The long journey of the Bunong New Testament shows the incredible hope and comfort that God’s Word can offer people during difficult times and the transformation that spreading His Word can have on the lives of many.

During the Vietnam War many lives were changed, loved ones were lost and people had to flee their homes and try to rebuild their lives elsewhere. It was a terrifying time for many people, filled with fear and uncertainty. However for a number of people, these traumatising events led them to God and hope was found.

Tot Nhernh, 93, was one of the many people who became displaced during the war but was lucky enough to encounter the Word of God and have his life changed forever.

Mr Nhernh vividly remembers having to flee his village in north-east Cambodia, alongside his family, when the war began to spread over the border and bombs began to fall upon their village. This was an extremely traumatising time for Tot’s family and like others, he had not only seen his entire village destroyed but he didn’t have enough time to make offerings to the spirits. As a result, his family was filled with fear and despair. They belong to the Bunong tribe, and like all the hill tribes in Cambodia, they are traditionally animist and regularly sacrifice livestock to the spirits.

However, hope was not lost; many Vietnamese people began to visit the desperate refugees. They not only offered the refugees help and comfort but many also began to share the Good News; God loved them and had saved them through his son, Jesus. Mr Nhernh alongside several Bunong refugees found freedom and peace in what they heard and became Christians. They began to learn about their new faith during the time they spent in Vietnam.

When the war ended, Mr Nhernh could not wait to return home and share the Gospel. Many of the refugees, who had given their lives to God, began to plant small churches in the Bunong villages and also evangelised other hill tribes, including the Krung and Tampaun. The villagers had lived in fear of the spirits and had offered them costly sacrifices so were overjoyed when they found out about the freedom they could have in Jesus.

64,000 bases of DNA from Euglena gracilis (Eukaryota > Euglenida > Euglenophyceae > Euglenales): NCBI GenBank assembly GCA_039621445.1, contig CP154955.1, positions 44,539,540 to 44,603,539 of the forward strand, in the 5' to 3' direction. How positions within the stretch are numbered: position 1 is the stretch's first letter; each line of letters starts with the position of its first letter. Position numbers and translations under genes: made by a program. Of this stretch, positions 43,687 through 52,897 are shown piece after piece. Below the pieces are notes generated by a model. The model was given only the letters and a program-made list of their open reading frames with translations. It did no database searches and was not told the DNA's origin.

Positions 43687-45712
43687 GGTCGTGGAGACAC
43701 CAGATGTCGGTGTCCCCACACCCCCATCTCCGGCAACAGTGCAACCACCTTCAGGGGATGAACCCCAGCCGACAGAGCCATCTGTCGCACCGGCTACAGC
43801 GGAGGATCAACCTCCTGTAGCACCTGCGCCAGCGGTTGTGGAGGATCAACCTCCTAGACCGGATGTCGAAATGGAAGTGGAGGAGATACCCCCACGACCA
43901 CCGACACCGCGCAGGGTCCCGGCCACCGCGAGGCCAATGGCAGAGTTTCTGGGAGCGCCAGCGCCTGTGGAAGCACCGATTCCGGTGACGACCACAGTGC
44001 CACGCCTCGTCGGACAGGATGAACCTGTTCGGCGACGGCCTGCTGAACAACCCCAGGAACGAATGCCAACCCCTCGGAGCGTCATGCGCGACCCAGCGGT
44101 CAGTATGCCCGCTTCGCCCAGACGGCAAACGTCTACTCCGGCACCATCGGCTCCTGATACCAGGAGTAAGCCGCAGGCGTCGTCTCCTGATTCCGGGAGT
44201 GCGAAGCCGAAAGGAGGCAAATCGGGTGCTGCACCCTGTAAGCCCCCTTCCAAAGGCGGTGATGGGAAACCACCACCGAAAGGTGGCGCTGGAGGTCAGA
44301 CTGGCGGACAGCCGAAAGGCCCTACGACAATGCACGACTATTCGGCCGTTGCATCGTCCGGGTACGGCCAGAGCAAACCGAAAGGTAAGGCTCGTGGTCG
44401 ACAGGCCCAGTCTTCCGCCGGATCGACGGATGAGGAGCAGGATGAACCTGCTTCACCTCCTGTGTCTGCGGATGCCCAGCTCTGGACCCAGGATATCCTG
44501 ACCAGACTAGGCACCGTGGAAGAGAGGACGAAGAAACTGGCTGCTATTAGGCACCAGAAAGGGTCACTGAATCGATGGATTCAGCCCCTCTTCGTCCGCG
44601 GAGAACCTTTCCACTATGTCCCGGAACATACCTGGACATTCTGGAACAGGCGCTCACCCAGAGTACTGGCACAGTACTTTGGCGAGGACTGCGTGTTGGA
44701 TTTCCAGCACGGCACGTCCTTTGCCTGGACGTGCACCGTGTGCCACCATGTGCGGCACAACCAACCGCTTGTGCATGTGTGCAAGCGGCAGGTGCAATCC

Work had begun in the 1960s to translate the Scriptures into Bunong but unfortunately this work was disrupted by the war and the manuscripts were lost. There were small portions of Scripture in Bunong which were published before the war but these were only available in Roman script, which the Bunong in Vietnam understand but not those in Cambodia, who use Khmer script.

Mr Nhernh and other Christians in Cambodia continued to share God’s Word by simply telling the stories of the Bible. People began to write out the few Bunong Scripture booklets that were available into Khmer script so that these could be shared out amongst the Cambodian Bunong people.

After the war, the communist rule made it very difficult for the Church in Cambodia and in particular for ethnic minorities like the Bunong. Despite this, Christianity continued to grow and today around 10% of Cambodia’s Bunong people are Christians and around 75% of the Bunong in Vietnam are Christians.

Young Bunong Christians excited about the Bunong New Testament

Young Bunong Christians excited about the Bunong New Testament

This May, around 50 years after the first attempt to translate the Scriptures into Bunong was stopped by the war, the Bunong people of Cambodia and Vietnam, with help from the Bible Society in Cambodia, will finally receive the very first New Testament to be printed in both Khmer and Roman scripts. The Bunong Christians are delighted that these Scripture translations will finally be complete and that they will be able to own a copy of The New Testament in their heart language for the first time.

It is incredible to hear about the transformation that took place amongst the hill tribes in Cambodia and the many lives that were saved for the Lord through the Word of God. Please pray that the new translations of Scriptures for the Bunong people will continue to transform many more lives in Cambodia and Vietnam as more people continue to spread God’s Word.